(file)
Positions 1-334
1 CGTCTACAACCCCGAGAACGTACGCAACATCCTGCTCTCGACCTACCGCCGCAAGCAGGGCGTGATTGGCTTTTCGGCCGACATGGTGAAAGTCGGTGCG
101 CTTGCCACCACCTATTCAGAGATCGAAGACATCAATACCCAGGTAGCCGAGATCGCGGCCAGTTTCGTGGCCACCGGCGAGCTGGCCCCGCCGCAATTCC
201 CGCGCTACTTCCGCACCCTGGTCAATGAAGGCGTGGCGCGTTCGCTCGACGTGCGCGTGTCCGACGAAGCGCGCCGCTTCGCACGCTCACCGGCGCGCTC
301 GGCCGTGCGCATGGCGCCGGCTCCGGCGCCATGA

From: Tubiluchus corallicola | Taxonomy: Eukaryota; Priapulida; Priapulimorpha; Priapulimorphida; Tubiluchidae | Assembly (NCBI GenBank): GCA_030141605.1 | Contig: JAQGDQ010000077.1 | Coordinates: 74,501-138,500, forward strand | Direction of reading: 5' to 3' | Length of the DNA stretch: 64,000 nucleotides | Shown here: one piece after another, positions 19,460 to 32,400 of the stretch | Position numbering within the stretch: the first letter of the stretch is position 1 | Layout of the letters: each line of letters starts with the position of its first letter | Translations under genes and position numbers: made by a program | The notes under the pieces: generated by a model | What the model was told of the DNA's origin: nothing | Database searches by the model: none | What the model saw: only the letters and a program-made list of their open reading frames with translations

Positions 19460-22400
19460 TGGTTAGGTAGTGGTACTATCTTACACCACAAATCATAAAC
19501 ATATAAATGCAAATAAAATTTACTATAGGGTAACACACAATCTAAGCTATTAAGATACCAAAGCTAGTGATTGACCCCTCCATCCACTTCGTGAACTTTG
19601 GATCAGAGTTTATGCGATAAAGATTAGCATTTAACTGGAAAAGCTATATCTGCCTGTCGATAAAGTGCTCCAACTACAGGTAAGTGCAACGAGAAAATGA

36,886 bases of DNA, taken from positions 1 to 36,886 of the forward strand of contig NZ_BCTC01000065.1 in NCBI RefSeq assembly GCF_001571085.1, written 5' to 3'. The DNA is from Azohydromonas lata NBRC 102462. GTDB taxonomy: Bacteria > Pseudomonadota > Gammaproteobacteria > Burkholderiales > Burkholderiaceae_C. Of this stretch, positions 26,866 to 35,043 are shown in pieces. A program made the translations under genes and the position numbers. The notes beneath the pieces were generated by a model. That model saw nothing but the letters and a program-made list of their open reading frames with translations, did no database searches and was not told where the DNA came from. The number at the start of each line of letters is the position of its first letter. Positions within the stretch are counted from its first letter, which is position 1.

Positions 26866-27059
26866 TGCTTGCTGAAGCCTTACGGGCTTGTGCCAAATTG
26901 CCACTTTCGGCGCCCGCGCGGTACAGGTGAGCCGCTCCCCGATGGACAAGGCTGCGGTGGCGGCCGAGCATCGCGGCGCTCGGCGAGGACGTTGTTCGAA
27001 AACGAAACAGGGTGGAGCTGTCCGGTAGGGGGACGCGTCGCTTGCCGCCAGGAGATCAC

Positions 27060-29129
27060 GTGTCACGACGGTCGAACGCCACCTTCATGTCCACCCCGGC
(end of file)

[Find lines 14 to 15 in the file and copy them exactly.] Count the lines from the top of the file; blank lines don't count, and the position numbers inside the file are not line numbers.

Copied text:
26901 CCACTTTCGGCGCCCGCGCGGTACAGGTGAGCCGCTCCCCGATGGACAAGGCTGCGGTGGCGGCCGAGCATCGCGGCGCTCGGCGAGGACGTTGTTCGAA
27001 AACGAAACAGGGTGGAGCTGTCCGGTAGGGGGACGCGTCGCTTGCCGCCAGGAGATCAC